Minimum Wage Fell In Real Terms
July 19, 2001
Over the past 20 years, the concept of a minimum wage has become tarnished. Established during the New Deal, the minimum wage was once viewed by both political parties as an instrument of economic justice. Now it is seen by much of official Washington as an impediment to market operations.
The growing disdain for the minimum wage -- which now stands at $5.15 an hour -- is demonstrated by how policy-makers have treated it.
- From 1950 through 1982, the minimum wage was allowed to fall below 45 percent of the average hourly wage in the U.S. in only four separate years.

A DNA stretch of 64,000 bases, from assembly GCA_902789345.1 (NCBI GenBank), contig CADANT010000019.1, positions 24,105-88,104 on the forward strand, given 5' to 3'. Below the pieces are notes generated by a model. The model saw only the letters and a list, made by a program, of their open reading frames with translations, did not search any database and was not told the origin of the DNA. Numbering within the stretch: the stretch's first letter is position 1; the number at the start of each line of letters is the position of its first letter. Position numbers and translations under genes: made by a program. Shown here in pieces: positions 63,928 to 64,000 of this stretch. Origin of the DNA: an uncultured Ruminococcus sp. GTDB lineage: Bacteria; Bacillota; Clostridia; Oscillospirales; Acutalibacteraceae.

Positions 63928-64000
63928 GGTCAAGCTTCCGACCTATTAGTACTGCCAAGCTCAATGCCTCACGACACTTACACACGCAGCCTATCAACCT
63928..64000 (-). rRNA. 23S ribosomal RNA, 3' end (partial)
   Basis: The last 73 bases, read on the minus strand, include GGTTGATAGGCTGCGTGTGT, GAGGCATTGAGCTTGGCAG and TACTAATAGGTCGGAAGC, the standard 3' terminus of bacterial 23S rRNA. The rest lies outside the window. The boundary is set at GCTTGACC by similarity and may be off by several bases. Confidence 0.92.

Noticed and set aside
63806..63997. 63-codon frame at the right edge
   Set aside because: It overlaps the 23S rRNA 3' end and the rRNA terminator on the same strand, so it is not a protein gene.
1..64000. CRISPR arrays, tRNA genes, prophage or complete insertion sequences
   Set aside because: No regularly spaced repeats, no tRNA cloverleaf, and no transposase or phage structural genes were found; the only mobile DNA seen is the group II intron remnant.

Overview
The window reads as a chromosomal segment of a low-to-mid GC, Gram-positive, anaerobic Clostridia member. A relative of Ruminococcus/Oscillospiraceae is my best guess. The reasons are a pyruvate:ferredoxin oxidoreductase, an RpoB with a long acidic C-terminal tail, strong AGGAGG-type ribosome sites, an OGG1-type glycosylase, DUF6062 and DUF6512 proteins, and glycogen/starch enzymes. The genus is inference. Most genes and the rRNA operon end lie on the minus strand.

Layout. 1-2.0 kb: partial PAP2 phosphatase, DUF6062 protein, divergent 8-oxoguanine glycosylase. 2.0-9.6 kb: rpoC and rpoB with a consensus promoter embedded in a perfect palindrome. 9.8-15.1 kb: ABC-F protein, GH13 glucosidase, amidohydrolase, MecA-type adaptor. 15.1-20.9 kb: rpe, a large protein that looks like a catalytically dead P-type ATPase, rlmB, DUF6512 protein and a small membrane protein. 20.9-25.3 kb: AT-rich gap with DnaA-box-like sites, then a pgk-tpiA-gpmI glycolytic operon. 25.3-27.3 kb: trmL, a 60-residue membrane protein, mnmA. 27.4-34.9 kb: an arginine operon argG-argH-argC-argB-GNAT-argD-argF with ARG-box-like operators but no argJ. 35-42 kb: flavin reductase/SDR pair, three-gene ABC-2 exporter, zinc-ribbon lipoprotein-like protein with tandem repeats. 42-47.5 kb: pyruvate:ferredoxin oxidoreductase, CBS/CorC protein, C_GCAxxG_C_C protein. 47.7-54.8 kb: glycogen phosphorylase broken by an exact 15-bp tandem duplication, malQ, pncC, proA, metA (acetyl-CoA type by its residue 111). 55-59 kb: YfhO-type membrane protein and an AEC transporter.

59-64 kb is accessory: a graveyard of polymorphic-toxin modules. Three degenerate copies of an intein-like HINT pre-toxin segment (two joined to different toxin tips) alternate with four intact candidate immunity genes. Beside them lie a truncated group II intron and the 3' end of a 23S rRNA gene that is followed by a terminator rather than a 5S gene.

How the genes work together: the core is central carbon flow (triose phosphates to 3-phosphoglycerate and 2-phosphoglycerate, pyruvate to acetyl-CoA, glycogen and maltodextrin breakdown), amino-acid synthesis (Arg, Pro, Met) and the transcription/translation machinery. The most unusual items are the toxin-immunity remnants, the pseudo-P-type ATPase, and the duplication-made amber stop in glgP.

- But since 1982, the minimum has never reached 45 percent -- and it currently stands at 36 percent of that benchmark.
- Even using a conservative measure of inflation, the minimum throughout the 1960s and 1970s was consistently worth more than $5.50 an hour -- and frequently more than $6 -- in today's terms.
- After 1980, its value plummeted -- sinking to less than $4.50 as President Reagan left office.
In 1980, more than 9 percent of hourly employees earned the equivalent of exactly $5.15 an hour. Today, only about 1 percent does.
More than 11 million workers -- or about 15 percent of the hourly labor force -- earn from $5.15 to $6.64. Eighty percent of those earners are white and 51 percent of them are less than 25 years of age.
Source: Rick Wartzman, "How Minimum Wage Lost Its Status as a Tool of Social Progress," Wall Street Journal, July 19, 2001.
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